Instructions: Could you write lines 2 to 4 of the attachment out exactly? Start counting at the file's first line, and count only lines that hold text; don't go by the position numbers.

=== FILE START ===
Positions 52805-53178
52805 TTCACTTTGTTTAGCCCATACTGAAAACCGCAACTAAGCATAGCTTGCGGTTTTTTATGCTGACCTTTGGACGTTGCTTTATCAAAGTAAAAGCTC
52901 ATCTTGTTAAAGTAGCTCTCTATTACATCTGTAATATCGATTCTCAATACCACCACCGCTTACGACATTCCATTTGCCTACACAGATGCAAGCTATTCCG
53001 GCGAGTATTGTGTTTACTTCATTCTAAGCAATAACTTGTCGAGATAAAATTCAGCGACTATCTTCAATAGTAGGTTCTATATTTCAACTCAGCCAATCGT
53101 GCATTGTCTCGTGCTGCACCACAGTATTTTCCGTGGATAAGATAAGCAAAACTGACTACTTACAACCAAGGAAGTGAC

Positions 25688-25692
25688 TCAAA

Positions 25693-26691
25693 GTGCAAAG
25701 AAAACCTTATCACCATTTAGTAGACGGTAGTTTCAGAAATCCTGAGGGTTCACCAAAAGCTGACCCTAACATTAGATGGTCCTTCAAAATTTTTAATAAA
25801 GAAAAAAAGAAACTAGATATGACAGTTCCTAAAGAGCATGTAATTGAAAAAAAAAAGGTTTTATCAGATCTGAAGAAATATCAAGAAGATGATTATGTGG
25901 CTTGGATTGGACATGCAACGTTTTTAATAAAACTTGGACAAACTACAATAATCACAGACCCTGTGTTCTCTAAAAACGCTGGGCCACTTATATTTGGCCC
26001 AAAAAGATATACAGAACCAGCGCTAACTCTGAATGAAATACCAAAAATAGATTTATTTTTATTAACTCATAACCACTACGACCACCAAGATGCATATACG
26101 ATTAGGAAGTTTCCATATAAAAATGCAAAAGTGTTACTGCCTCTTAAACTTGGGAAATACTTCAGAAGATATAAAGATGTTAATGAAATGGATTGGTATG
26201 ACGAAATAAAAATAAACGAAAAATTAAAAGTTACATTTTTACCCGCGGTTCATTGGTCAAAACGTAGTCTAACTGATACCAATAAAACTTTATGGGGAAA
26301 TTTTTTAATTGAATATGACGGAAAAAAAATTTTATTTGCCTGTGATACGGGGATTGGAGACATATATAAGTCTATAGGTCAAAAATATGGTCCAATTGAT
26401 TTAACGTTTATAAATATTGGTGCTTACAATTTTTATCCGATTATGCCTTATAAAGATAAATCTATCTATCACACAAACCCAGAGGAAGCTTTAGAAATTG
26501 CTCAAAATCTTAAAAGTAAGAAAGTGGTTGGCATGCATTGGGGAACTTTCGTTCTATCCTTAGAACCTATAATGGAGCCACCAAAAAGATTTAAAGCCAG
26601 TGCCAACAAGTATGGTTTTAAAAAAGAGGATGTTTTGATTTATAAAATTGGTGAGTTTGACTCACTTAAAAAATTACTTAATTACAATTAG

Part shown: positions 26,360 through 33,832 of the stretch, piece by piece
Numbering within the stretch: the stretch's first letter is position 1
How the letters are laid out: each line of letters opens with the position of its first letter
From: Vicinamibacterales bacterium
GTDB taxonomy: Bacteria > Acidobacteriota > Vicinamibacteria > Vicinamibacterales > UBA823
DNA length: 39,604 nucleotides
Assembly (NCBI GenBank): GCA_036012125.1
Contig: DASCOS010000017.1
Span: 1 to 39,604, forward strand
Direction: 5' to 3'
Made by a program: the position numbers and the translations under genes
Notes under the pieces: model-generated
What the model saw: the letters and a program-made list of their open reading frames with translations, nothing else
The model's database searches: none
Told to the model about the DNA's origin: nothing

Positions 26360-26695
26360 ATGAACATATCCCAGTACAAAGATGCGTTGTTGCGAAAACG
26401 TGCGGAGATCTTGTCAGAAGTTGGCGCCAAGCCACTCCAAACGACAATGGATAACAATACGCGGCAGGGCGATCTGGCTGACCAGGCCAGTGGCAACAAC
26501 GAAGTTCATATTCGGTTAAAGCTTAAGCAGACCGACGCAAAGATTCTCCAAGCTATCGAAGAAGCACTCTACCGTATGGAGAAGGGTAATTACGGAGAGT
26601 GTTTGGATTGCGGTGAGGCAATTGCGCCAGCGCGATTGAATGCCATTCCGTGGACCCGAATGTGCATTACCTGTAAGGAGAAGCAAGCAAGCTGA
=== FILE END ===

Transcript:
52805 TTCACTTTGTTTAGCCCATACTGAAAACCGCAACTAAGCATAGCTTGCGGTTTTTTATGCTGACCTTTGGACGTTGCTTTATCAAAGTAAAAGCTC
52901 ATCTTGTTAAAGTAGCTCTCTATTACATCTGTAATATCGATTCTCAATACCACCACCGCTTACGACATTCCATTTGCCTACACAGATGCAAGCTATTCCG
53001 GCGAGTATTGTGTTTACTTCATTCTAAGCAATAACTTGTCGAGATAAAATTCAGCGACTATCTTCAATAGTAGGTTCTATATTTCAACTCAGCCAATCGT